Via the T. Don Hutto blog, Forbes has an article detailing that Corrections Corporation of America, operator of many private prisons in Texas including the T. Don Hutto family prison, spent a whopping $2.5 million lobbying the federal government in 2007. This amount is on top of the $180,000-$235,000 that CCA spent lobbying in Texas in 2007.
According to the article, the lobbying came in three major areas: 1) lobbying to privatize the Bureau of Indian Affairs prison system, 2) lobbying against the Public Safety Act which would outlaw private prisons, and 3) lobbying against the Private Prison Information Act which would give the public the same access to private prison information as public prisons.
In addition to lobbying Congress, CCA lobbied the Bureau of Indian Affairs, the Department of Homeland Security, the Department of Justice and other federal agencies. Homeland Security and DOJ are big targets for private prison corporations because they hand out lucrative federal detention contracts, which have become a boom industry for private prisons as the immigration law becomes more punitive.
The article goes on to list some of CCA's lobbyists who include such well-heeled folks as:
- Bart VerHulst, previously chief of staff for former Senate Majority Leader Bill Frist, R-Tenn.;
- Mike Quinlan, former director of the Federal Bureau of Prisons; and
- Gus Puryear, previously counsel to Frist and an adviser to Vice President Dick Cheney.
Followers of private prison news may know that Gus Puryear, in addition to being a former CCA lawyer and lobbyist and aid to Frist and Cheney, is a current nominee for the federal judgeship in Nashville. His nomination has drawn considerable opposition.
One of the ironies of the private prison industry is that, because the company's profit is all garnered through government contracts, all $2.5 million spent by CCA on lobbying was originally government money that CCA made off previous government contracts. We'll keep you updated on further news about private prison corporations lobbying.
The New Yorker magazine features the T. Don Hutton facility its latest edition. The article entitled "The Lost Children," by Margaret Talbot offers a comprehensive analysis of the policy issues that led to family detention at Hutto. The article is available in the March 3rd edition of the magazine and should be available online over the next few weeks.
The article charts the flawed policy changes undertaken by the Department of Homeland Security. Specifically, Talbot mentions that immigrant detention increased by 79% in 2006 from the previous year due to the end of "catch-and-release" in 2005.
Yet, the article also mentions that the government recommended several alternatives to incarceration for undocumented immigrants and their children including the Intensive Supervision Appearance Program which allows people waiting for their cases to be decided to be released to the community provided they are tracked by:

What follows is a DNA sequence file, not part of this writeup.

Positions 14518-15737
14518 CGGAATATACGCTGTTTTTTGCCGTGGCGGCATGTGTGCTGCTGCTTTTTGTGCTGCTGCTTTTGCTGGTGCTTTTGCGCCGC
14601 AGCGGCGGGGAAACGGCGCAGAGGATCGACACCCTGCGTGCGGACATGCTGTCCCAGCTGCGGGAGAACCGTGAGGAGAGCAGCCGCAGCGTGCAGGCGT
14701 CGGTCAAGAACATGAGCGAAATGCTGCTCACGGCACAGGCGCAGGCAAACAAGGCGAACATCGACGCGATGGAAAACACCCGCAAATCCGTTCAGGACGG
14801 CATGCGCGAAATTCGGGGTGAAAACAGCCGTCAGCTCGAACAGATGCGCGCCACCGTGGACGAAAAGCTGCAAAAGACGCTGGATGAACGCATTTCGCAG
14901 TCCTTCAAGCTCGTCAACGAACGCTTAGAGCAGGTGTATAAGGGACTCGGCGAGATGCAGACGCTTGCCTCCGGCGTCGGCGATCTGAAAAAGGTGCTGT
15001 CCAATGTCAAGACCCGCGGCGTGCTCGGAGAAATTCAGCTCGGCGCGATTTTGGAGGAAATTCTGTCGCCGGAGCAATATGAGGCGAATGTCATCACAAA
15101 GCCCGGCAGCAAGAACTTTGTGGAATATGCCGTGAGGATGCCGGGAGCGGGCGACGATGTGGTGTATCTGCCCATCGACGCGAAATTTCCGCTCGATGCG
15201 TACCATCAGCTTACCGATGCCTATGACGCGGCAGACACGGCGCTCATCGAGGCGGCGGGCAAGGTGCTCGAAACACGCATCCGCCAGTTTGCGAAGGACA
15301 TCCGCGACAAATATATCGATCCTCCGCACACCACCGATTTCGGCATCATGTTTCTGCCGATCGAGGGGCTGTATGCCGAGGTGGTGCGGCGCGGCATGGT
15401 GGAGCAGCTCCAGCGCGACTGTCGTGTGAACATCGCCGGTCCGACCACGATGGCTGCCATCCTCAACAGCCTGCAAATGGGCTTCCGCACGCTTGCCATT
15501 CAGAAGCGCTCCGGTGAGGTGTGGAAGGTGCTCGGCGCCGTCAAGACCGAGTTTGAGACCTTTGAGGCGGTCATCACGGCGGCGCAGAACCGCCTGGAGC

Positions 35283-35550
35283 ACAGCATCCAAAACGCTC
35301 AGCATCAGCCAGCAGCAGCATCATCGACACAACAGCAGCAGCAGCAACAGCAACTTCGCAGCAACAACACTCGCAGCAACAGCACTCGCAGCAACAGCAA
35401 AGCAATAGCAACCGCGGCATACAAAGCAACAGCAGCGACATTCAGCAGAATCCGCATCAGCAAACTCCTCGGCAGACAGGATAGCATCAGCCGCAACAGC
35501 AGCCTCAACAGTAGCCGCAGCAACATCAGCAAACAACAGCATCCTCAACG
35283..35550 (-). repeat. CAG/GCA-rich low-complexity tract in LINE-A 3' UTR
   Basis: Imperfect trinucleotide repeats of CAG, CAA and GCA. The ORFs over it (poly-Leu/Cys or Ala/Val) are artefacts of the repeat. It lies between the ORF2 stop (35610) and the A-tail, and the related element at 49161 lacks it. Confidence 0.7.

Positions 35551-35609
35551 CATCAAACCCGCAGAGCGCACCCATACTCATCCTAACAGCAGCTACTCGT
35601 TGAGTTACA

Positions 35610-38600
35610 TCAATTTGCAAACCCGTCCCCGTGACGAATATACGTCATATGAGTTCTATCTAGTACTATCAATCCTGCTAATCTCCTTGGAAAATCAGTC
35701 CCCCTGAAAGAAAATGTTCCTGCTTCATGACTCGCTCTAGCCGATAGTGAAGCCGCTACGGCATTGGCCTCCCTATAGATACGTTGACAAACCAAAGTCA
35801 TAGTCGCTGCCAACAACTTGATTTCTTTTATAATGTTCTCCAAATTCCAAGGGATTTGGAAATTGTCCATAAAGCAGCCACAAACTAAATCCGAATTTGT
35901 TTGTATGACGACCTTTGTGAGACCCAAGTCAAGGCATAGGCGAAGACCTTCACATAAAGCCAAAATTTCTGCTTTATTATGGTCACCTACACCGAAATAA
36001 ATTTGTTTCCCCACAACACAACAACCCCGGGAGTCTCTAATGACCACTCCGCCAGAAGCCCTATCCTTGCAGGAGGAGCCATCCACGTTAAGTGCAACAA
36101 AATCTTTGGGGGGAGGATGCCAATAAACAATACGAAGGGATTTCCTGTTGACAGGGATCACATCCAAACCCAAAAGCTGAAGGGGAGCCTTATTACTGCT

The government established several pilot programs and determined the community supervision of undocumented immigrants is effective; 90% of the people enrolled in these programs show up for their court dates.
The article also features a comments by our Judy Greene who emphasizes that clear problems with private prison facilities include their ability to circumvent the release of information regarding their facilties such as use of force against prisoners.
The article provides a wealth of information regarding Hutto and the policy changes that created it. We invite you to obtain the last copy of the New Yorker to add to your library. We will update the post with the link when it becomes available.
The Houston Chronicle recently reported that Texas Youth Commission (TYC) conservator, Richard Nedelkoff, resigned from Florida-based Eckered Youth Alternatives -- a private, youth correctional agency. Nedelkoff's resignation came after being questioned by lawmakers during a legislative hearing.
Lawmakers questioned whether his personal business relationships with national experts he's brought in to assess the agency presented a conflict of interest.
According to lawmakers, several of the national experts had relationships to private prison agencies. Despite, denial that the private prison officials consulted by Nedelkoff contributed to bad decision making, he resigned soon after being quizzed by public officials.
In a statement, ... Nedelkoff said he was resigning his position as chief operating officer with the Florida-based Eckerd Youth Alternatives Inc. "to avoid any appearance of impropriety."
This is was an interesting development in the reforms being undertaken by TYC officials. We will keep you posted regarding on any relationships between the agency and private prison contractors.
The Statesman reported today that a forthcoming Legislative Budget Board (LBB) report will state that Texas prison growth has slowed resulting in the need for fewer prison beds.
That's the conclusion of a Legislative Budget Board study to be made public Monday. It attributes the slowdown to a decrease in the number of new felons, a slightly increased parole rate, fewer revocations of probation and parole that send violators to prison, and the projected effects of treatment and rehabilitation programs approved by the Legislature last year.
The report predicts that Texas' incarcerated population will average 156,364 this year and rise to 158,470 in 2012.
That is good news. During the 80th Legislature lawmakers authorized the construction of new prison beds pending the approval of the LBB. We continue to be unsure of how many of these beds may be private. We will continue to monitor these developments and increases in private state capacity in Texas.
Previous coverage on the Legislature: